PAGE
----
The Southwestern Historical Quarterly, Volume 53, July 1949 - April, 1950 Page: 331
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Panhandle land designated for that purpose. The group included
a wholesale drygoods merchant, a congressman, and a contractor.
None of them had had any experience in ranching or farming.
Building the capitol was no easy task. Red granite that no one
could give away a few years earlier became amazingly expensive
overnight. The cornerstone, weighing sixteen thousand pounds
in the rough, required fifteen yokes of oxen to move it from the
quarry to the nearest town, fifteen miles away. In the end the
company had to build a short rail line for hauling stone. When
the scarcity of masons led to the bringing of granite experts from
Scotland, the builders were haled into a federal court for import-
ing contract labor.
Before the new capitol was completed, some of the Grangers
who, a few years earlier, had boasted of outslicking the Chica-
goans, began to complain that the new structure had cost too
much. But this was hardly true. The building's cost made the
XIT land come to $1.07 an acre, or about double the price the
state had been offered for the choicest part. As late as 1883,
Charles Goodnight bought 17o,ooo acres of West Texas land at
twenty cents an acre.
The story of the XIT, bought sight-unseen, is one of Growth
of the Soil on a mightier scale. The ranch owners, while green
at stock raising and farming, were smart enough to learn and to
hire competent managers. In the end they taught a thing or two
to those who at first had snickered at their dude hats and city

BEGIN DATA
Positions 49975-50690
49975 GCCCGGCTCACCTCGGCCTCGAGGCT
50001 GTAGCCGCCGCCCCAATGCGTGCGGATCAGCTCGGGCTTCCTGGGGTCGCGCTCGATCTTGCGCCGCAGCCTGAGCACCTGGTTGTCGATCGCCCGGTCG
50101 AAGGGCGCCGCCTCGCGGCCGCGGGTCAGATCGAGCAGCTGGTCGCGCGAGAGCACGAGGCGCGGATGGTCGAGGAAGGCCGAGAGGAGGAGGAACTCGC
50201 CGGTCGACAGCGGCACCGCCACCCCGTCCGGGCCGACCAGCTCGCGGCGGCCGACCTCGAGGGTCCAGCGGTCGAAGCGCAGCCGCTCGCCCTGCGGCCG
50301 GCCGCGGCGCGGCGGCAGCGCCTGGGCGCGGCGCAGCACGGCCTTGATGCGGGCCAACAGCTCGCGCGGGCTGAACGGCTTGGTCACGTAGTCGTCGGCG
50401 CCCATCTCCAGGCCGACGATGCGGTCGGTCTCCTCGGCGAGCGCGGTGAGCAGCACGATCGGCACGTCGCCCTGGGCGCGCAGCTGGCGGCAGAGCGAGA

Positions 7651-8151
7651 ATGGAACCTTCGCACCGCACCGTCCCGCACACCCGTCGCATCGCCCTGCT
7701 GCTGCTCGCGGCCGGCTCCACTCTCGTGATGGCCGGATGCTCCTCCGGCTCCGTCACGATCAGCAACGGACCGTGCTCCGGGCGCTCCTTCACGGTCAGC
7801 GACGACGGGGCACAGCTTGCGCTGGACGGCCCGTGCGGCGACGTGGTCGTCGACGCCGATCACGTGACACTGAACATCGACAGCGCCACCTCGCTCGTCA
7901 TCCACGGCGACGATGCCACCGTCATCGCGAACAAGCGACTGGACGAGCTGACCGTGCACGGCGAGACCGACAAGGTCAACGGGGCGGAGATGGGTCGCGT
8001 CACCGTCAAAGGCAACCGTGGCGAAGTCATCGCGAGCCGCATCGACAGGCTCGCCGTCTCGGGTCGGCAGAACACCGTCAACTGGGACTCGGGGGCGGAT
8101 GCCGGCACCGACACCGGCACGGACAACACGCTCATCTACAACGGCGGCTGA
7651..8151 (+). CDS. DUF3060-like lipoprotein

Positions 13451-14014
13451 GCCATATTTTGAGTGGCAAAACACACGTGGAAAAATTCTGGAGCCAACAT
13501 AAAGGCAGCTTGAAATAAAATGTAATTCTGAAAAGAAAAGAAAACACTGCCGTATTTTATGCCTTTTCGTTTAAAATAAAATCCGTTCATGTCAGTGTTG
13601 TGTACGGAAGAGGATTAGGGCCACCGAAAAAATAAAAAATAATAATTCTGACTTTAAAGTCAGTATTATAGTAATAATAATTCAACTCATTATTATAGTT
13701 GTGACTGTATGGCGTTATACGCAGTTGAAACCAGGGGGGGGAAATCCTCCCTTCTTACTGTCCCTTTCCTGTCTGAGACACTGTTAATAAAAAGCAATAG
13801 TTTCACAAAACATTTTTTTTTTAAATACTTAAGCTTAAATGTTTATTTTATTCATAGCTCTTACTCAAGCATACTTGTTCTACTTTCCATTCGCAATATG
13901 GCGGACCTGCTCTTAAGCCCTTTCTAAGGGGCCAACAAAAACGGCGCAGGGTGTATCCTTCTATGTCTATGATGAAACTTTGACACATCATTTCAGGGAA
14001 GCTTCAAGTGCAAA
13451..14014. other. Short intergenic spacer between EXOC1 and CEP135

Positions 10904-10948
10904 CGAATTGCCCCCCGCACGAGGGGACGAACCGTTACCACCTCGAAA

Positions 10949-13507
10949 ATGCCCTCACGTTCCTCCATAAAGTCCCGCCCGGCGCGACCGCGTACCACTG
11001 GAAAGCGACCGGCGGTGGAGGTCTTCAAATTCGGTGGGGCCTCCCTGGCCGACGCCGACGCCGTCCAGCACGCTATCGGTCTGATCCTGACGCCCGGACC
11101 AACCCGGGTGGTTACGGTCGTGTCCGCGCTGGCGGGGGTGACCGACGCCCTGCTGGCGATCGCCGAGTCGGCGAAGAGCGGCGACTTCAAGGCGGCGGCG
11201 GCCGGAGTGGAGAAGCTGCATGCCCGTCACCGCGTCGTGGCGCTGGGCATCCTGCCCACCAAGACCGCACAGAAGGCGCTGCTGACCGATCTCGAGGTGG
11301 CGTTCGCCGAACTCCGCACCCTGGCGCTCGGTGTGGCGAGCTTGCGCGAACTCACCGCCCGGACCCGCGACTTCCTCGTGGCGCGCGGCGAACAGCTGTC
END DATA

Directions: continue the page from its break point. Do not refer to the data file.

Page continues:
ways. They brought fences and windmills and improved breeds
of cattle. They made their ranges unhealthful for rustlers. In
time they proved, the Panhandle suitable for farming and at-
tracted new settlers.
Two decades ago J. Evetts Haley wrote an authorized history
of the XIT. His book answered about all the questions anyone
would ask. But it ran into difficulties and soon was withdrawn
from circulation. Today not many of those who would like to
have it can afford $75 for a second-hand copy. A new work on
this subject was overdue.
This need has been met by an Amarillo newspaperman and
magazine writer. Lewis Nordyke, fortunately situated for this
task, talked with many old cowpunchers who had worked for the
Here’s what’s next.
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Texas State Historical Association. The Southwestern Historical Quarterly, Volume 53, July 1949 - April, 1950, periodical, 1950; Austin, Texas. (texashistory.unt.edu/ark:/67531/metapth101126/m1/407/: accessed June 28, 2017), University of North Texas Libraries, The Portal to Texas History, texashistory.unt.edu; crediting Texas State Historical Association.